Vacation Tips » Traveling with Small Children
There are a few things you should consider if you are planning to take your children with you to Mexico.
Preparation: Always take your own medical basic needs such as cold medicine, pain relievers, inhalers, bandaids, and swimmers ear medicine.
Remember the most important thing to keep in mind is to make sure that they are always rested and fed. If your kids are not having a good time, the parents will not have a good time. If your vacation is more than a few days you might pack several of their favorite toys. This can be very comforting especially for toddlers. Children should always wear a necklace or bracelet with their identification and home and emergency contact information. Having them carry a small card with this information is another option.
We recommend that all children two years and older have the Hepatitis A vaccine before they travel to Mexico. This is especially true if the child will be in more remote regions of the country or if you expect an increased exposure to contaminated food and water. You should also make sure that your child's vaccinations are up-to-date according to routine schedule as outlined by the American Academy of Pediatrics at www.aap.org. For travel to certain tropical regions of the country, you may need to consider vaccinating for Yellow Fever as well as Malaria prevention. Refer to specific chapters on Yellow Fever and Malaria in the Mexico, Health and Safety Travel Guide for more information.
Before you travel with your child, you should understand that small children might be more susceptible to contracting infectious diseases. If they do get sick, you may not immediately recognize their condition because of their lack of ability to communicate their symptoms. Along these lines, it is essential that you do what you can to prevent and prepare for illness. Review the sections in the Mexico: Health and Safety Travel Guide about food and water precautions and Traveler's Diarrhea, water and sun safety, and preventing insect and tick bites. Each chapter has a section dedicated to children, which you should also read before you leave. A nursing mother with TD does not have to stop breast-feeding, but she should increase her fluid intake and seek medical attention.
Traveling as a Single Parent
If you are a single parent traveling with a child or children you may be required to show proof that that the absent parent has given permission for your child(ren) to be with you. A signed and notarized document of permission (preferably in Spanish) from the absent parent will suffice. We also recommend that you carry the child(ren)'s birth certificate at all times showing that you are the actual parent. Grandparents or other relatives should carry written permission from both parents. Since December 2001, Canadian children must have their own passport. However, if you hold a valid Canadian passport issued before December 2001, that bears the name of your child, the passport will remain valid for both you and your child until it expires or until your child reaches the age of 16 whichever comes first.
You may purchase a portable breast pump at www.babybungalow.com. For your potty-training toddlers, you can purchase an inflatable port-a-potty at www.potties.com. For additional travel supplies for children such as car seats, meal-time accessories, and diaper products, visit www.healthybabycare.com. For more extensive coverage purchase Lonely Planet's publication, "Travel With Children".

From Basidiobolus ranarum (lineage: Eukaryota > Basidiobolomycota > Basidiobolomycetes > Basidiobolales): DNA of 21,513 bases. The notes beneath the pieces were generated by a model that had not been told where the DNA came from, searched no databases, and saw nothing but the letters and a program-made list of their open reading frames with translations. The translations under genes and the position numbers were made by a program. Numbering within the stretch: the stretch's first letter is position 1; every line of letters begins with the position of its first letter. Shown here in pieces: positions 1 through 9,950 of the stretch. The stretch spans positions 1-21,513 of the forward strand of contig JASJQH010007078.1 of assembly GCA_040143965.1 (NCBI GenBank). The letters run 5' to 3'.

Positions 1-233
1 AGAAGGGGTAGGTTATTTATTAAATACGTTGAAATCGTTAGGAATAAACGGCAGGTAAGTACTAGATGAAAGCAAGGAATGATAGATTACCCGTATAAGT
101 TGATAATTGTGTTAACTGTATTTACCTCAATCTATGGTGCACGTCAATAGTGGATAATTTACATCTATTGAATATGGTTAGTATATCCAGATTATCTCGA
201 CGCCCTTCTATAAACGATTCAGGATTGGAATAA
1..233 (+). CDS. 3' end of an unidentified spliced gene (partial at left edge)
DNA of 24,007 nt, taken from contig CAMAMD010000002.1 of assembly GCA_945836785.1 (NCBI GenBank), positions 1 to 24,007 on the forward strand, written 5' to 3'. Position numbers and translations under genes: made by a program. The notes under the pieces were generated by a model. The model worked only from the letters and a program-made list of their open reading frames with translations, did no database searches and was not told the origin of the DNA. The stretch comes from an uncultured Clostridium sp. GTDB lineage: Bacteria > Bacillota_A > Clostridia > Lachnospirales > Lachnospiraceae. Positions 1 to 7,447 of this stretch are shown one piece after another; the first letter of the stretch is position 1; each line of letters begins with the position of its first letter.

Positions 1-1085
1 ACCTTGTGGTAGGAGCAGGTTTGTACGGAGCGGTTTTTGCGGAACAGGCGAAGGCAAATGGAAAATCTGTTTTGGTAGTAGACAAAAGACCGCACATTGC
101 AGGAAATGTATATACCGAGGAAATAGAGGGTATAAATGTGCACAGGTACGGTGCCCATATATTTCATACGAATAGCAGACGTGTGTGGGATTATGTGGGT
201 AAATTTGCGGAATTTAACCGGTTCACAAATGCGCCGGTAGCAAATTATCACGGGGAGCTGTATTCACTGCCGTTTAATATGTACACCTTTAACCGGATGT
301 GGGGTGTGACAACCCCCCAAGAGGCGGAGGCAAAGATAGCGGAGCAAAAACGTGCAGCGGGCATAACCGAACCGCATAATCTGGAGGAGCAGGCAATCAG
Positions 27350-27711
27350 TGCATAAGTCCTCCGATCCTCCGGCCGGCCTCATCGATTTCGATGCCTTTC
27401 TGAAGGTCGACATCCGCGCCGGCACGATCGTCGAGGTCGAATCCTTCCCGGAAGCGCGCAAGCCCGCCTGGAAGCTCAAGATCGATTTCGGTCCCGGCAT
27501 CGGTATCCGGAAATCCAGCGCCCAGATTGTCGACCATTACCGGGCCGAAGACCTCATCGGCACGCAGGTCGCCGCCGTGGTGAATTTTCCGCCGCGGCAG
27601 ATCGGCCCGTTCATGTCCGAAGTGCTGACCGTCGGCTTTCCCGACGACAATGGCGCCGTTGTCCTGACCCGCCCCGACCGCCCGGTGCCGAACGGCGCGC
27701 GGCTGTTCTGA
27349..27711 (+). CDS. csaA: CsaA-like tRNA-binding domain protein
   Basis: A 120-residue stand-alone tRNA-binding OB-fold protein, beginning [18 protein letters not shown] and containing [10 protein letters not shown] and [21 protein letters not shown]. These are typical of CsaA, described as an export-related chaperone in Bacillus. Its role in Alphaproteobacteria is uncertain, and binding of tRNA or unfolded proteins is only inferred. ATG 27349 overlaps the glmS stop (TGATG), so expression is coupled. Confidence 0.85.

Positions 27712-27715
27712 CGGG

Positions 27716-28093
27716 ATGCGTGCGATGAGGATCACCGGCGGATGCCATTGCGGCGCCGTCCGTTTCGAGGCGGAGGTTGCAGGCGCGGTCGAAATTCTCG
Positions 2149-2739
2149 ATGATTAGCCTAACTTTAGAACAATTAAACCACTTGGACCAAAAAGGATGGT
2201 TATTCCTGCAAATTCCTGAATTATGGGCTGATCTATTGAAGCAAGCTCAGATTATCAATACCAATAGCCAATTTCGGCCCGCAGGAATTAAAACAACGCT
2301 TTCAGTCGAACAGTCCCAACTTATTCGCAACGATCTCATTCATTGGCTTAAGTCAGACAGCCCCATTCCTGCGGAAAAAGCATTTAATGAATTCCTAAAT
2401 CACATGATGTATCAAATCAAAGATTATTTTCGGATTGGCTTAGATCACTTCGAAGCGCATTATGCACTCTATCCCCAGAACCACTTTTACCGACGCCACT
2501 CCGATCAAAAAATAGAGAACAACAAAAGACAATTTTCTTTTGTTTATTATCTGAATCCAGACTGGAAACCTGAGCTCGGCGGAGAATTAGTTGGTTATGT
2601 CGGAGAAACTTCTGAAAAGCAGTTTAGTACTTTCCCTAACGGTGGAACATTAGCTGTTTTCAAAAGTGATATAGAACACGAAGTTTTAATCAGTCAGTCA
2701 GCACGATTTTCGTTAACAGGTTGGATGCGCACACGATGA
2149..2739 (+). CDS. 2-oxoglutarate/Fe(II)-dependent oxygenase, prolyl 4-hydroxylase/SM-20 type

If your child is under two and you plan to hold him or her on your lap during the flight, be aware that a small child may be dislodged from a parent's lap during turbulence. A special harness, the Baby B'Air, is available through www.flyingwithkids.com. This site also has other information on flying with your baby. A child should not fly with an active middle ear, sinus, or upper respiratory tract infection. We recommend that you delay your plans for at least three weeks after ear, nose, or throat surgery. Nursing, feeding or using a pacifier with a baby during take off and landing helps to prevent an increase in ear pressure and pain. Letting your baby cry also may relieve the pressure.
A sucker is useful for toddlers. If it is a long flight remember children have lots of energy and often do not do well if they have to sit in one place for very long. Try to "tire" them a bit before they board by playing in a part of the airport where there is extra room. Don't pre-board as they will become more "antsy" if they sit too long before the flight. Plenty of snacks are essential, especially now that most planes don't serve food. Have them pack their own small bag with water, snacks and busy work. Parents with babies may want to practice changing a diaper on your lap before it becomes a necessity, and bring plastic bags to dispose of the diapers. Children become motion sick more easily than adults. Most of the medications available for adults are not recommended for children under the age of 12. If your child develops motion sickness we recommend diphenhydramine (Benadryl™).
Traveling in Cars
If you plan to ride in a car with a child under the age of 5, you should always use a car seat. We recommend that you take a car seat with you, if necessary. It may be an inconvenience however if you plan on being mobile. Unfortunately, many taxis in Mexico do not have seatbelts so this may cause you a problem. Search for a taxi that has belts or rent a car. Many parents just simply carry the children in their laps.
Robert H. Page, MD and Curtis P. Page, MD are authors of the MEXICO: Health and Safety Travel Guide and